"We knew that we had to turn the ball over and he was doing some stuff that was kind of the Kordell of old," Simmons said. "He was getting pressured, he was throwing on his back foot, giving us opportunities to make plays and to our credit, we came up with them (the plays). The Jets game, we could have won that one but guys didn't come up with plays when it counted and today we came up with them."
Earlier in the game, Simmons was flagged 15 yards for roughing Stewart as he threw the ball running to the sidelines. The Bengals thought it was a needless call, but Spikes had it in mind on that last play and pulled up a bit.
"I didn't want to do anything stupid," Spikes said. "I knew he was rushing the throw. Whenever the quarterback takes five steps, he has to wait for the receiver to come out of that break before he throws it. . .so I wasn't going to do anything stupid and get a roughing the passer. I should have had a sack."
But Simmons got a touchdown, which Spikes enjoyed almost as much as his own. He tipped his hat to Simmons' notorious speed.
"He let it go," Spikes said. "If we were side by side, I would have stuck with him on the first 30 (yards), but after that I'm behind him. Keeping a good pitch relationship."
SCENE OF CRIME?: One of the big plays in a game of big plays came when Bengals rookie linebacker Riall Johnson recovered Neil Rackers' onside kick at the Bengals' 46 to set up the tying touchdown drive.
Steelers receiver Bobby Shaw insisted he gave up the ball at the bottom of the pile only because a couple of the refs told him to give it to them to start the next play and then Johnson grabbed it.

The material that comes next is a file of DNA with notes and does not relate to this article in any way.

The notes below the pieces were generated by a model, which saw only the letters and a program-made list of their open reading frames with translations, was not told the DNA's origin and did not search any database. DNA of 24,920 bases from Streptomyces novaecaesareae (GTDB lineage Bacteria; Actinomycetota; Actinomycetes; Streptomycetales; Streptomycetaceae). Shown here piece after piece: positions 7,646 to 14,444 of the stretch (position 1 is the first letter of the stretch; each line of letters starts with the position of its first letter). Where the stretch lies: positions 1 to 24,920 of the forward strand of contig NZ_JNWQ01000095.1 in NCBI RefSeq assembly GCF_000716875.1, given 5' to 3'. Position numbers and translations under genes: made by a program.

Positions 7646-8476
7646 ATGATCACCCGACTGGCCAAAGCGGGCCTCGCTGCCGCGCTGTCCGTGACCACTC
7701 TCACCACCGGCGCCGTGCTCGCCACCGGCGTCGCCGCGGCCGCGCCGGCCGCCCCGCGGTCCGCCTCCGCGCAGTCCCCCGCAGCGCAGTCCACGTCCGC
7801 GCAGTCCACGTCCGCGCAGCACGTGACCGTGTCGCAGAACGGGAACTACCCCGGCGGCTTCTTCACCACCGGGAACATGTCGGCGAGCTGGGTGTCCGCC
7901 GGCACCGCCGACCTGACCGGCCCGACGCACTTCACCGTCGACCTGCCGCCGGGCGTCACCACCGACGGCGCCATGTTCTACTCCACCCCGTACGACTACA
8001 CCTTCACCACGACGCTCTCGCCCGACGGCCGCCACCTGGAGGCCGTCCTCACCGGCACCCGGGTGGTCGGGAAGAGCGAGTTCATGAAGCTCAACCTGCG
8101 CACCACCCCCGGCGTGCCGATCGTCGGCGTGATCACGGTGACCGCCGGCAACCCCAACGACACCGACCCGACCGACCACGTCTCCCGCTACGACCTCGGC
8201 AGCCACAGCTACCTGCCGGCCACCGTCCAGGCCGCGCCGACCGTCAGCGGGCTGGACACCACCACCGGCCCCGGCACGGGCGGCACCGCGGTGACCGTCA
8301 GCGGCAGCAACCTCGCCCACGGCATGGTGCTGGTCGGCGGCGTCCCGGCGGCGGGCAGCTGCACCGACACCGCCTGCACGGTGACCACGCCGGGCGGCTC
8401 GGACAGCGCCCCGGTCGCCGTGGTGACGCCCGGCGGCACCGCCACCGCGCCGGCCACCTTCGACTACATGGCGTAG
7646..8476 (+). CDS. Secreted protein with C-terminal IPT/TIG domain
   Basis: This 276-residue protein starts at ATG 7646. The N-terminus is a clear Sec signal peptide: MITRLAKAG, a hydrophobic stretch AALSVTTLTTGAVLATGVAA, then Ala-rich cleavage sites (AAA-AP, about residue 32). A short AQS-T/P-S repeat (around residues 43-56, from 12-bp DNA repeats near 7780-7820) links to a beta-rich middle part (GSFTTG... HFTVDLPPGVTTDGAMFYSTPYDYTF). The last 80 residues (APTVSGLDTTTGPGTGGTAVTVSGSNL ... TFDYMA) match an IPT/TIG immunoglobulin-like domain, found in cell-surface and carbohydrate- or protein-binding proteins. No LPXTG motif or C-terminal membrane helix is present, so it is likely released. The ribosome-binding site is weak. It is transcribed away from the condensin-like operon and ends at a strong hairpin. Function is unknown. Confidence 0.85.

"I feel like I'm confessing to a crime, theft," said Johnson, who didn't see it like that. "I dove underneath the pile as it was forming. I never saw the ball. I just felt around and I got my hand between his stomach and the ball. When I got it, I stood up as soon as I could so no one would take it from me."
Steelers coach Bill Cowher saw Shaw's version. Asked if he thought his team recovered, Cowher said, "I know it."
THIS AND THAT: Bengals CB Artrell Hawkins is questionable for next week's season finale in Tennessee with a sore shoulder. . .The Bengals are 17-3 in their last 20 home finales. . .The sacks by Brian Simmons and Darryl Williams push the Bengals' season total to 45, one off the '76 club record. . .Simmons' fumble return for a TD was the Bengals' first since safety Sam Shade did it against the Steelers three years and 10 days ago at old Three Rivers.
RESERVE DUTY: The Bengals not only scored 17 points in the last 13 minutes of the game, they did it without their two best offensive players in running back Corey Dillon and wide receiver Darnay Scott.